By the eighth round an exhausted Foreman had shot all his ammunition by firing off punch after punch after punch—and that’s when a suddenly rejuvenated Ali pounced. Coming off the ropes he unleashed a fury-driven combination that sent the dazed Foreman literally spinning to the canvas, where he was counted out. In his triumph, Ali both reinvented and redeemed himself. Through his courage and cunning, he became a mythological figure as big and bright as a constellation shining above the African sky.

And if anyone needs a lesson in resiliency, they need look no farther than Ali’s career and struggles. I’m not going to fight for you, Ali stoutly told the government when he was to be drafted for military service in 1967. Then you won’t fight at all, the government responded, and promptly stripped him of his title and banned him from the sport that was his love and his livelihood.

Ali lost three of his prime fighting years—an eternity for a boxer—but bounced back after his suspension to nab the NABF heavyweight title by stopping Jimmy Ellis. Though he suffered his first-ever loss to Joe Frazier during the “Fight of the Century” in New York City, he came back to defeat “Smokin’ Joe” and then dispatched him a second time in the famous “The Thrilla in Manilla” in the Philippines.

After losing the NABF belt to Ken Norton in 1973, he snatched it right back by beating Norton only months later. And though he won the world heavyweight title when he outsmarted Foreman in 1974, an aging Ali lost it to a young and hungry Leon Spinks four years later—only to win it back, at the age of 36, in a bout that went the distance with Spinks. Just when the world thought Ali might be down for good he kept storming back—and reigned three different times as champ.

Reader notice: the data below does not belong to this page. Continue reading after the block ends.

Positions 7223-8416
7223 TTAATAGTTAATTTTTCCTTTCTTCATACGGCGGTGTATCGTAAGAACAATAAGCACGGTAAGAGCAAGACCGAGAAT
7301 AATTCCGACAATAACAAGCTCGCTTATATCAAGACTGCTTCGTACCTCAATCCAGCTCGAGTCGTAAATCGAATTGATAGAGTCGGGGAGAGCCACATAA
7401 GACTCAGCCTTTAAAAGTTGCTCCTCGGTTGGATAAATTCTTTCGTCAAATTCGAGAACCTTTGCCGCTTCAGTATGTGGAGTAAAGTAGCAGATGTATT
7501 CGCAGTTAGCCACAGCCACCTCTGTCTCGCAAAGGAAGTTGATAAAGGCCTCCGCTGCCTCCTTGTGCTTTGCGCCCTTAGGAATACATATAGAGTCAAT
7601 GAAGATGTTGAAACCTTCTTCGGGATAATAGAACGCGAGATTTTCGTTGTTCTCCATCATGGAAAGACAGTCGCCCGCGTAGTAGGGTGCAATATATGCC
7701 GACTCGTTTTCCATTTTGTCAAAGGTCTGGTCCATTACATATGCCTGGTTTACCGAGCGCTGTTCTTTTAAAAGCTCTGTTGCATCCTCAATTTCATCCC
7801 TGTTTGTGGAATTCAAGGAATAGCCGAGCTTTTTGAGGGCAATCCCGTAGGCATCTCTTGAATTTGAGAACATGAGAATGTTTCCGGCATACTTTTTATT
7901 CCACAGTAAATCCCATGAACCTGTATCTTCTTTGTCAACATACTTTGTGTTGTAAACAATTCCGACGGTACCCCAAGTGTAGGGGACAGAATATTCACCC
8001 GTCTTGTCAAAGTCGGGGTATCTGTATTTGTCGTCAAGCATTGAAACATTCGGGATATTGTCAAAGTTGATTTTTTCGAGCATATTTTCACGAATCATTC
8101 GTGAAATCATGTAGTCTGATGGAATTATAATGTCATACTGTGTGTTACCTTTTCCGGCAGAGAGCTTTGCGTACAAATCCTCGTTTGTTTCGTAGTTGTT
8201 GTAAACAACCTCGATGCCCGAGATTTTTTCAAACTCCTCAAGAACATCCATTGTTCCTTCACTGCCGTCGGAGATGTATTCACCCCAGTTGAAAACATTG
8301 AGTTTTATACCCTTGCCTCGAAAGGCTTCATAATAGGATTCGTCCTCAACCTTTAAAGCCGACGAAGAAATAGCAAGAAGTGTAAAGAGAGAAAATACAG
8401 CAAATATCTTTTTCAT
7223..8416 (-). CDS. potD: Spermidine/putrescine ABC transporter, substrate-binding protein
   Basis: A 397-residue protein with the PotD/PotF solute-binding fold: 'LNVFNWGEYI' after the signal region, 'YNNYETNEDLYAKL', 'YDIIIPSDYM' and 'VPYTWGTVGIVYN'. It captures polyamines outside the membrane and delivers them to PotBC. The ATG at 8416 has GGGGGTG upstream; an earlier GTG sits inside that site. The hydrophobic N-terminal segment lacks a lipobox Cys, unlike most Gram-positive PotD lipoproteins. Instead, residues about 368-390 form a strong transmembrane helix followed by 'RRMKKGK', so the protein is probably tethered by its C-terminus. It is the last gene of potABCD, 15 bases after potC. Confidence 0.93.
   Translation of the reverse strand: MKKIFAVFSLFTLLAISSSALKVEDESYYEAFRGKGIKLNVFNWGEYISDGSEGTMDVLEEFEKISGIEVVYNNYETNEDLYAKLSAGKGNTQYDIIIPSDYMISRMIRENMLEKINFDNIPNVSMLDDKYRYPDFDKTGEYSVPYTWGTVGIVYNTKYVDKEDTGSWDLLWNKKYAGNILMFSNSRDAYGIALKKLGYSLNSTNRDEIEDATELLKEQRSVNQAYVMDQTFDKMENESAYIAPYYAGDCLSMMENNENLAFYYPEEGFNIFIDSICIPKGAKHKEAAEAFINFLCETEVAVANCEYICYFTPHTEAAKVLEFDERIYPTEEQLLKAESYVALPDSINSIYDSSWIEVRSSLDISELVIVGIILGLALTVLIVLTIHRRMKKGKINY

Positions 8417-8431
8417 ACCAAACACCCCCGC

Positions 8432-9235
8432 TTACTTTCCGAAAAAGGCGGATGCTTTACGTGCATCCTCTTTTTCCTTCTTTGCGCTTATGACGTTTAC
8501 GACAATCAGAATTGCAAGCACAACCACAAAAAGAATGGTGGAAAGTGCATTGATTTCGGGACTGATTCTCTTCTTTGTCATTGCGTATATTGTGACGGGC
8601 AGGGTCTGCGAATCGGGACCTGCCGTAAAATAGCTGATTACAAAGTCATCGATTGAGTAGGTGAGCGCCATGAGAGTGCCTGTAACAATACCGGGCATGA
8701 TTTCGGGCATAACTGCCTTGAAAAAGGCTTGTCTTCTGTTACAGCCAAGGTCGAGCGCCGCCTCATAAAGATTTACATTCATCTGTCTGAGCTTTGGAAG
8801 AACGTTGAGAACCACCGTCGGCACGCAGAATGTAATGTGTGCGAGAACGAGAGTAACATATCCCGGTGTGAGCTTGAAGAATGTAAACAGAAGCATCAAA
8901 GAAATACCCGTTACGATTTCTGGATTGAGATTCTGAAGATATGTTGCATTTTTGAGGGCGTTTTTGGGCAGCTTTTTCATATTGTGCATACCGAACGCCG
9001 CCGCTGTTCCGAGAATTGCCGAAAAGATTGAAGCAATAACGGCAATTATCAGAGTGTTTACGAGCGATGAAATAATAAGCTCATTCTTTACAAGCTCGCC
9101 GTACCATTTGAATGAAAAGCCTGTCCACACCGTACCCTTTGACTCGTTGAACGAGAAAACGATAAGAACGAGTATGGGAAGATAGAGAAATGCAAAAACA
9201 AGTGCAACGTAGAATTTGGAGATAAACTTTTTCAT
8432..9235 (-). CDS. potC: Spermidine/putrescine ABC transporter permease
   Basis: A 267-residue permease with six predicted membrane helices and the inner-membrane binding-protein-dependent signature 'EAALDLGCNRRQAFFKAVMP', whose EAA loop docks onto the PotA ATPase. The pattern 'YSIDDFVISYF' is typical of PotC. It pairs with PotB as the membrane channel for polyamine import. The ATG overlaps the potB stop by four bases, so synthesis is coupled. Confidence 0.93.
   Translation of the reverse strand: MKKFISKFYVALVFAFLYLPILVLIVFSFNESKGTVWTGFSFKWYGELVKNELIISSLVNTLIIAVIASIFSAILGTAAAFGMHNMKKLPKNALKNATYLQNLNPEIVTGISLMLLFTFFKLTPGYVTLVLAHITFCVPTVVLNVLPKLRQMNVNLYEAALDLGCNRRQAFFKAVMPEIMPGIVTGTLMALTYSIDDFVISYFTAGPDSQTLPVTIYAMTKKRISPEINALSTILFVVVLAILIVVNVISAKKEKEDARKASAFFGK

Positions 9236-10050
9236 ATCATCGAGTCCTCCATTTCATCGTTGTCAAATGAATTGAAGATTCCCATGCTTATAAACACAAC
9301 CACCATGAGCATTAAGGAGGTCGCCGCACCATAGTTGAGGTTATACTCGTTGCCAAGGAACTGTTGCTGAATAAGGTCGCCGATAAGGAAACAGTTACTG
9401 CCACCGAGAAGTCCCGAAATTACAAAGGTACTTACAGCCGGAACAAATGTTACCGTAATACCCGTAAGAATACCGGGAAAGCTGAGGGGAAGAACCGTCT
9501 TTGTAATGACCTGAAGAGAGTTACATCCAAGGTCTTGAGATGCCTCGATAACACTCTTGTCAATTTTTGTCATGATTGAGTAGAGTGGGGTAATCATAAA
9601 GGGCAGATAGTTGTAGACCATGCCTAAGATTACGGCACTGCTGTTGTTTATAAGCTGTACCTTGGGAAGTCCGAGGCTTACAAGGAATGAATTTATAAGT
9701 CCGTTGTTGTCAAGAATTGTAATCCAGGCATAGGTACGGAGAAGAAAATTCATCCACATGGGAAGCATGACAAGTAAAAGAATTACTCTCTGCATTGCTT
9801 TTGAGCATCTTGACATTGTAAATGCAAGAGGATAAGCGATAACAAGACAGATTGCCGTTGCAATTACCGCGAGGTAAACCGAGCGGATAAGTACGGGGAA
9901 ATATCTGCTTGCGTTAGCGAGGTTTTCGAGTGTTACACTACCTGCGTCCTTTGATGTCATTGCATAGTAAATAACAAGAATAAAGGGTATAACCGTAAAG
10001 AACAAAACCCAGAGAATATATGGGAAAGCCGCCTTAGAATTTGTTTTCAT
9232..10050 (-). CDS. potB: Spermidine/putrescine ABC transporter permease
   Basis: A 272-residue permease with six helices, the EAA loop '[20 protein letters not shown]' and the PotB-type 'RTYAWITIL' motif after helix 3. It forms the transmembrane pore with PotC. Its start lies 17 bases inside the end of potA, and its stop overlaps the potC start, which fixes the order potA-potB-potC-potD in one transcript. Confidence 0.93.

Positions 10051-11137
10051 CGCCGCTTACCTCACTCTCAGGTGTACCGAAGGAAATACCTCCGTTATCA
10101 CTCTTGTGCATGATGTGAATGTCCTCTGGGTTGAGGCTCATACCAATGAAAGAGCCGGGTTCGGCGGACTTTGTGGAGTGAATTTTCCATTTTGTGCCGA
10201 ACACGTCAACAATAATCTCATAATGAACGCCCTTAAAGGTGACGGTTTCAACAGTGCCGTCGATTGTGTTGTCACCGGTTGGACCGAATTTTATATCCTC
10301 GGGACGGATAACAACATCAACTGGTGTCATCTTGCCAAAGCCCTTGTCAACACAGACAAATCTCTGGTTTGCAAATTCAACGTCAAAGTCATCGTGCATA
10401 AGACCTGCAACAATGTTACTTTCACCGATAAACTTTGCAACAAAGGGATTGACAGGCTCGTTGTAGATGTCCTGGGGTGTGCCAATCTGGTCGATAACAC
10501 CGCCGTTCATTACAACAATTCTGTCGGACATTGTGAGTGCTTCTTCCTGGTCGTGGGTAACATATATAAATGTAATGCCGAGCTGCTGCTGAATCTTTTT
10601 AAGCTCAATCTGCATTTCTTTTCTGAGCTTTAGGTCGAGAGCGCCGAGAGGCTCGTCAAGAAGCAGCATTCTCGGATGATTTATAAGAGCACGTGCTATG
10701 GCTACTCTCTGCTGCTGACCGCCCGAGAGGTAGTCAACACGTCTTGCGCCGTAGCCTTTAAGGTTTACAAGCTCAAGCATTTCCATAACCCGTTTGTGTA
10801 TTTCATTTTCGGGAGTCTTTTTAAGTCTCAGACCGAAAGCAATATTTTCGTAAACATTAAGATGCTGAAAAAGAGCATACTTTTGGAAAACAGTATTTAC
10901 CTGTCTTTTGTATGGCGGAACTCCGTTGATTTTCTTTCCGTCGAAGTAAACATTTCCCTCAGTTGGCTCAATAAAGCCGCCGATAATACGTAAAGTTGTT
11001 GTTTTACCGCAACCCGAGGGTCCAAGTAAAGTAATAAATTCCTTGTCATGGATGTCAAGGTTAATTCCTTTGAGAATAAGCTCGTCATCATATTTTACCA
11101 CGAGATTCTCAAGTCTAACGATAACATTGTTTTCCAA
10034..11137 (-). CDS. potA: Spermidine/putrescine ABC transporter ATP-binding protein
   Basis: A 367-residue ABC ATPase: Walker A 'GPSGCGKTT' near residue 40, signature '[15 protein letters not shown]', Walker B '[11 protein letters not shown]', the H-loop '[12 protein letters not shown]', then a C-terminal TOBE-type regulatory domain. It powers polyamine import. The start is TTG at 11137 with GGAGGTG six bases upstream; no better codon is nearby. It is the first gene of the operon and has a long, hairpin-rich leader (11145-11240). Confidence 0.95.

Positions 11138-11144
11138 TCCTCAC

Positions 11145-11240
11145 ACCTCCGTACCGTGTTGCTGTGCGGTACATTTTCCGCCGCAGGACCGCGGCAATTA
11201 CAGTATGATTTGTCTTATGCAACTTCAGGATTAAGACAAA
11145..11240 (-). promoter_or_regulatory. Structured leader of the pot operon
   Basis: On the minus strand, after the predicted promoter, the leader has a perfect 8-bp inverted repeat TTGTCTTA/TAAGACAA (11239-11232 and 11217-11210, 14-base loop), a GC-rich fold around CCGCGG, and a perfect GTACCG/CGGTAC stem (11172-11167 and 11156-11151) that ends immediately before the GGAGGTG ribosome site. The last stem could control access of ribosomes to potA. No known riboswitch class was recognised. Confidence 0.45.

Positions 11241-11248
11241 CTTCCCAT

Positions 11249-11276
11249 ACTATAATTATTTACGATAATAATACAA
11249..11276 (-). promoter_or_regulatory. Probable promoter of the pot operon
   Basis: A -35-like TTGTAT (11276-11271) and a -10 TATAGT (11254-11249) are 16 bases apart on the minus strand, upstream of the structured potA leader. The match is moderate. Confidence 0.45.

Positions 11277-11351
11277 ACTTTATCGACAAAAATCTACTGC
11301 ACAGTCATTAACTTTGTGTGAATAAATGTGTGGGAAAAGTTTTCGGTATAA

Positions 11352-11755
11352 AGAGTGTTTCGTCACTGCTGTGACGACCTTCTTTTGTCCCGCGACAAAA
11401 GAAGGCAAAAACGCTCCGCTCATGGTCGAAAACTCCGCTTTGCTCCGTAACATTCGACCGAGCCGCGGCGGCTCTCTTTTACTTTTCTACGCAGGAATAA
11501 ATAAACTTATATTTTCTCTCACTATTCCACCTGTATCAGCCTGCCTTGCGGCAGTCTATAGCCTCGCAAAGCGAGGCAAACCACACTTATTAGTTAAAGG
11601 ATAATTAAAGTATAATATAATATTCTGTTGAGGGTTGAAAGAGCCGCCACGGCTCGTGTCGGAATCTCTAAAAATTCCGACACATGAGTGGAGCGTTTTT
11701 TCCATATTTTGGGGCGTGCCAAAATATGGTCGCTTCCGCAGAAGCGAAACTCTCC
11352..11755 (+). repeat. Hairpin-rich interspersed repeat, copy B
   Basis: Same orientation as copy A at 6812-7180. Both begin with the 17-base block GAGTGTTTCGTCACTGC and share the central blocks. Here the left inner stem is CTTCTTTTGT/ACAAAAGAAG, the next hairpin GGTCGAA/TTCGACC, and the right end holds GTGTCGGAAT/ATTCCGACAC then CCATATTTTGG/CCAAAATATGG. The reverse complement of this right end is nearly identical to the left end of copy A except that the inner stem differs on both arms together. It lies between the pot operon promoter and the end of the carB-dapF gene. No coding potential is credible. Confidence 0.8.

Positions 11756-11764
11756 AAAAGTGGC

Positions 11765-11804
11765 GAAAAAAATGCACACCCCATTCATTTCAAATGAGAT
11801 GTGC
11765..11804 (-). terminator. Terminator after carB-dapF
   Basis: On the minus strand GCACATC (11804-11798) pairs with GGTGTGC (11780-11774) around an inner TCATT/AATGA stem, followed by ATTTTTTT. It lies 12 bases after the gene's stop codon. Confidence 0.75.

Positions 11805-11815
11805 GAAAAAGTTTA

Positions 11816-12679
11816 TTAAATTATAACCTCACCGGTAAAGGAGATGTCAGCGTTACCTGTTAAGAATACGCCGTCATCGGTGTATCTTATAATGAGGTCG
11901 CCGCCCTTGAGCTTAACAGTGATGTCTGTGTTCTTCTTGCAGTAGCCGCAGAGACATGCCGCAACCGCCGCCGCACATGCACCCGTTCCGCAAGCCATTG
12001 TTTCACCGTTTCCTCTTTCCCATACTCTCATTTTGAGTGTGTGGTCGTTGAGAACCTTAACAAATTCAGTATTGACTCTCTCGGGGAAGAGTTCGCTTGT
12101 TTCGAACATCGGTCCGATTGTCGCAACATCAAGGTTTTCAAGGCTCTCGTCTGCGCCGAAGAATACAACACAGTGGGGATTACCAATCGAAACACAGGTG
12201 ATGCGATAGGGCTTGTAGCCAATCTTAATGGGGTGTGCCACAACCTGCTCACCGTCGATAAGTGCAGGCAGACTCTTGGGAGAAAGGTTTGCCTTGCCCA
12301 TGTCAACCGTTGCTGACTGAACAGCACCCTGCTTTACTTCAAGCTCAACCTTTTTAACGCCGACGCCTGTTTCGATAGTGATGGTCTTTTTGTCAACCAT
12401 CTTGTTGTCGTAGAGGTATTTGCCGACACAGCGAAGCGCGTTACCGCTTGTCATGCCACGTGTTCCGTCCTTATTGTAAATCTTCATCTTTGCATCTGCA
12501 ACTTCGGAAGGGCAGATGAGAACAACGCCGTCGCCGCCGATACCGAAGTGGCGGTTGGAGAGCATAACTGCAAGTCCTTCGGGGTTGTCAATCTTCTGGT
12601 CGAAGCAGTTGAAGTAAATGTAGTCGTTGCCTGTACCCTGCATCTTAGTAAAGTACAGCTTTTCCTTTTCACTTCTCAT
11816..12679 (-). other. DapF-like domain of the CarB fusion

He not only was a model of perseverance and tenacity, but showed us that if we truly believe in something, we should stand our ground and take our lumps in the process, come what may. Whether he was staring down the barrel of prison time for dodging the draft or staring across the ring at a 220-pound bruiser who was itching to mash him into a paste; Ali took it all on.

More often than not, he did it with a little flair. Whatever challenges we take on and however we want to leave our mark, we can emulate the champ by doing it all with some fervor, some fire and some zippity-zip-zip!

You can be a kid just starting out by snapping jabs in front of a mirror or an up-and-comer with something to prove to the world. You can be an aging David taking on a formidable Goliath or you can be a nonconformist who refuses to bend or break for anyone or anything. You can be a freethinker and a trailblazer, an activist and a poet, a butterfly and a bee.

There will never be another Muhammad Ali. But there can be a little Ali in all of us.